Three strategies for a high-tech age

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Three strategies for a high-tech age


Shirley Yu-Tsui

Chief executives of global enterprises are getting used to market uncertainties as they experience rapidly changing environments. And at a time when it is difficult to predict, let alone control, financial results, CEOs are shifting their attention to another area.

The importance of technology is growing steadily and quickly in the business world. At the end of 2013, IBM conducted a Global C-suite Study and had face-to-face interviews with 4,183 chief executives across 23 industries in 70 countries. According to this study, chief executives ranked “technology” over “market factors” as the most important external force shaping their organizations. The success of any business depends on how enterprises apply rapidly changing technologies to business strategies.

In the recent 2014 Global Forum on Creative Economy hosted by the Ministry of Science, ICT and Future Planning, technology was reinforced as the ultimate source for creating new markets and businesses. Minister Choi Mun-kee mentioned that technology is transforming the world beyond recognition, which, when applied in various ways, helps to form the creative economy

So what are the best strategies for enterprises to succeed in technology-driven business environments?

First, enterprises should open up to customer influences. Thanks to new technologies, today’s customers are armed with abundant information online, at home and on the move, and they expect customized service from businesses. The ever-stronger power of customers is overhauling industrial structures. In a study 10 years ago, the customer was sixth on a list of external forces that impact businesses. Now, 54 percent of global chief executives who joined the study say customer influence will go beyond new product development and expand into business strategy development. For example, Lego uses customers’ imagination in developing new products. ExoSuit, which is hailed as the Lego version of RoboCop, was made by a customer, and revenue increased 17 percent.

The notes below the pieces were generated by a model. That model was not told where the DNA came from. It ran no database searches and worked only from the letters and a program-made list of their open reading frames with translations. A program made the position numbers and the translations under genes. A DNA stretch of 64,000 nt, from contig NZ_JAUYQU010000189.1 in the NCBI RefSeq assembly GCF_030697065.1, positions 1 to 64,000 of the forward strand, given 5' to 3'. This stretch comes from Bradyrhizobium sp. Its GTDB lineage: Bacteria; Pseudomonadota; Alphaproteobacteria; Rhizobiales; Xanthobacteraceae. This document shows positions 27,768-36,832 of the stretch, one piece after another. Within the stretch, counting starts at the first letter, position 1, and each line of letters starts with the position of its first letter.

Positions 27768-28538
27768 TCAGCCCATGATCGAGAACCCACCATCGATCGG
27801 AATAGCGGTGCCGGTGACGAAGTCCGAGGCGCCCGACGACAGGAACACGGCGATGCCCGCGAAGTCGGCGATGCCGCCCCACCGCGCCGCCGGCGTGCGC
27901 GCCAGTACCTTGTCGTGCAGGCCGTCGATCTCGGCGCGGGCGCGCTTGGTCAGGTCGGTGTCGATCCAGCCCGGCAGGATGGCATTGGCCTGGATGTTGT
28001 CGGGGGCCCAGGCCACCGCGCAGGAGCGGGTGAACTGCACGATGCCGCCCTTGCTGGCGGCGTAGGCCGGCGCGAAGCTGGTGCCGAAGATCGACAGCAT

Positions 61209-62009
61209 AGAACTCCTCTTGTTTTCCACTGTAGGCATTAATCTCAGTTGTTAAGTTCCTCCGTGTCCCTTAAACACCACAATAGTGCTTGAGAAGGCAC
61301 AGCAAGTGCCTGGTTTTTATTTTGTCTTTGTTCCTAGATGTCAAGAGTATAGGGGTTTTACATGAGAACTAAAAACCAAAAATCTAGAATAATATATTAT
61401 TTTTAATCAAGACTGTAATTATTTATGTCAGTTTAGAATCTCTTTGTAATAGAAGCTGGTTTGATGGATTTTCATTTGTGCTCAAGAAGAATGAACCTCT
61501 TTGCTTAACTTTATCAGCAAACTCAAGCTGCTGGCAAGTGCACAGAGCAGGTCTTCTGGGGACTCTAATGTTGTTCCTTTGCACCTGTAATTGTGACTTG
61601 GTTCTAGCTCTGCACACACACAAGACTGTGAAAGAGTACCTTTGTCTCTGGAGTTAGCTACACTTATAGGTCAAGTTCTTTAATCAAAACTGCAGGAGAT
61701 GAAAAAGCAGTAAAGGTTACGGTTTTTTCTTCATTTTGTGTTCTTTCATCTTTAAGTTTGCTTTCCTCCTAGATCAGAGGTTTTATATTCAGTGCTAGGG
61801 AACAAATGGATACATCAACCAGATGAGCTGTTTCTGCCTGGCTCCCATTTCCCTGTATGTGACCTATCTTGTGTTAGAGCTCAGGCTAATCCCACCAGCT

Second, businesses should integrate physical and digital strategies. Due to the emergence of social, mobile and digital networks, interacting with customers is changing, and business models are undergoing innovation. Fifty-two percent of the chief executives are already communicating with their customers in this way, and the percentage will increase to 88 percent in the future. Land Rover, an automobile manufacturer, is providing new customer experiences through physical-digital innovation. In its virtual experience system, customers can use tablet PCs to select the colors of a vehicle and the color of the automobile image changes. They can also rotate the car, open the doors to look inside and listen to the engine by pressing the start button.

Third, they should find ways to craft and utilize customer experiences. Increasingly, enterprises make investments into mobile technologies to provide customer-oriented experiences that are developed to meet different situations and requirements. Seven of 10 chief executives recognize the challenge of shifting to digital interactions. For example, Levi’s provides a tailor-made service that allows customers to have their jeans fitted whenever and wherever they want. In other words, the company is making products from the customers’ perspective.

It is encouraging that Korean enterprises are moving ahead of global competitors in new technology adoption, strategy changes and digital environment adaptation. This is a result of a survey of 105 Korean chief executives and their global counterparts through face-to-face interviews. Seventy-one percent of the Korean chief executives said they would use digital channels like mobile and social networking as core customer communication tools, and they said that in five years, the percentage would grow to 96 percent. Unfortunately, while global enterprises look at customers as individuals, Korean enterprises still see customers as a group.

Now that new “customer-activated enterprises have emerged, it is important to seek new decision-making processes, new value creation and new value delivery in order to become a smarter enterprise. Hence, in a complicated market environment, decisions should be made quickly based on information and analytics, new values should be created by means of intelligence systems, and tailor-made values should be provided to individual customers.

In particular, in a business environment where new technologies exert impact on business strategies and new business development, corporate leadership needs to be open to customer influences.

By Shirley Yu-Tsui, CEO of IBM Korea

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